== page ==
The two surviving Hawke's Bay returned servicemen of the famous 28th Maori Battalion were given a hero's welcome at services in Te Hauke and Hastings as part of ANZAC Day commemorations yesterday.
Adam Puriri and Rangi Whaanga were treasured by other returned servicemen and their families who gathered at Kahuranaki Marae yesterday morning and then at Waipatu Marae before noon.
Mr Puriri, who plans to celebrate his 90th birthday in October, said he was humbled to hear a dedication read out for him and Mr Whaanga when the two appeared at Waipatu.
"Today was remarkable, a procession of remembrance for our fellow men who together made a sacrifice which in the end spared our lives. They did it for King, for country and for our families and it is indeed a grand honour and privilege to be here today as one people.
"I am also grateful for my culture and for what I have been taught by my parents, grandparents and all my relatives in New Zealand."
Mr Puriri remembered he was attending Hastings High School when the Second World War broke out.
"My friends and I used to attend armour training at the high school every Friday afternoon and so we planned to go and enrol to go overseas.
"When we went to enrol, there were other families there from my area who saw me and asked what was I doing? I said I was going to war and they said no, go home. They were worried they would get into trouble with my family if they let me go."
Mr Puriri told them he'd go and speak to his father about the decision to enlist.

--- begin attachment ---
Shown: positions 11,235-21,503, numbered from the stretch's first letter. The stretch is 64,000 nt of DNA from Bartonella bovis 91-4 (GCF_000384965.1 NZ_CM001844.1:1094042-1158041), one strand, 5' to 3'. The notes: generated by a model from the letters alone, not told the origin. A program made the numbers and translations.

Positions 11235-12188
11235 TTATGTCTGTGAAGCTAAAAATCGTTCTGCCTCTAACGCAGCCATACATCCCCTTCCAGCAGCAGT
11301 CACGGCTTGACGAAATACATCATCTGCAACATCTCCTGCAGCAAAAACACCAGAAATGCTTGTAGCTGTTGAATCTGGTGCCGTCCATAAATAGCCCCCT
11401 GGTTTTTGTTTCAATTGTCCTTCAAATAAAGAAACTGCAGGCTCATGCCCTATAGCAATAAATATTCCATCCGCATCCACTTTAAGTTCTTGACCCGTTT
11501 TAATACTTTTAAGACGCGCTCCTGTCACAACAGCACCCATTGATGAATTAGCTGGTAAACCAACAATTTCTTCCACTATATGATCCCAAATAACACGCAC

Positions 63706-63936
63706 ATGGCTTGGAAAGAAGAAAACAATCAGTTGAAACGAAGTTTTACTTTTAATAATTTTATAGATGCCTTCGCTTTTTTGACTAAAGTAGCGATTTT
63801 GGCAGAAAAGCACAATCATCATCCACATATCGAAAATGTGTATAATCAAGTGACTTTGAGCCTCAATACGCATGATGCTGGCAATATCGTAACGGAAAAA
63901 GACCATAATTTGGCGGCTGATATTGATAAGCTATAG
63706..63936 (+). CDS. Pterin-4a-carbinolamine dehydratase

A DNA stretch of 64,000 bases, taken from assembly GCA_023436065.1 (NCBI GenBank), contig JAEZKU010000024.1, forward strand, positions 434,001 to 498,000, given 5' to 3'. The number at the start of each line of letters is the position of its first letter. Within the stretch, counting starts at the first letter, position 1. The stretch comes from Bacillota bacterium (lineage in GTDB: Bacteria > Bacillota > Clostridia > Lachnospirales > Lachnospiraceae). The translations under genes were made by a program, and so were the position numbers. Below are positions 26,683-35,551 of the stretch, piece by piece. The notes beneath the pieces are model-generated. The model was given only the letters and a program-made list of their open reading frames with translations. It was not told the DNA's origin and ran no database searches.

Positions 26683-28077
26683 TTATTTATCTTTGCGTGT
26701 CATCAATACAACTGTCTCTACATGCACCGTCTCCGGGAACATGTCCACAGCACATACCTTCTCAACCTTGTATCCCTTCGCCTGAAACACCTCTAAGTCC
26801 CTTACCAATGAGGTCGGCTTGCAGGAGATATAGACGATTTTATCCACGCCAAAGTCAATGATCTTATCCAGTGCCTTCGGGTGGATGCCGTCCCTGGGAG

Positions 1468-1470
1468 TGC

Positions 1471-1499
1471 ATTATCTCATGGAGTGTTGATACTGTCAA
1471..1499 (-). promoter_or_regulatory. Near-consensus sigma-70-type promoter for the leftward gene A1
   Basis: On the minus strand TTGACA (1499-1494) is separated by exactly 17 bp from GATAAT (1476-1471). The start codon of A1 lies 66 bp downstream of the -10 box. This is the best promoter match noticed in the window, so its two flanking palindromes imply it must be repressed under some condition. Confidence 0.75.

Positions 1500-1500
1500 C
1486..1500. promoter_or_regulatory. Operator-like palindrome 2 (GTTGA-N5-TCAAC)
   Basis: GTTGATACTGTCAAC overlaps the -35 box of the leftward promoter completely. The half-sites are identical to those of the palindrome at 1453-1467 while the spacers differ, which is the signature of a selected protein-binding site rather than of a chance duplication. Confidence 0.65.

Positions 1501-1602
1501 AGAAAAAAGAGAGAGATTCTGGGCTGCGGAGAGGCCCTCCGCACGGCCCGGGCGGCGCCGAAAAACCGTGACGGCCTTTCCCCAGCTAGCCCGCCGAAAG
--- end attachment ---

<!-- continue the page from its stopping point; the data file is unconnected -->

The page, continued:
"I went home and my father gave me some wonderful advice and support about going overseas. We talked about my grandfather who enrolled to go to South Africa and the Boer War. But he was able to come home.
"At the time I was the only one in my family who felt the need to go and serve our country."
A week after he enlisted he was called to the army base in Trentham to start military training. Soon after he was ready to embark for Egypt, where he would continue training in preparation for deployment to Italy.
"We were part of the reinforcements but by the time we completed our training in Egypt and then Italy, the war was coming to an end."
Mr Puriri said he hoped more families and young people would embrace the ANZAC tradition, in any way they felt comfortable, to honour returned servicemen.
"I come from a large family with my brothers and sisters and now my own children, grandchildren and great grandchildren. They are all here to join with me and prepare for the ceremony. So today is a very memorable day for us and for families around the country."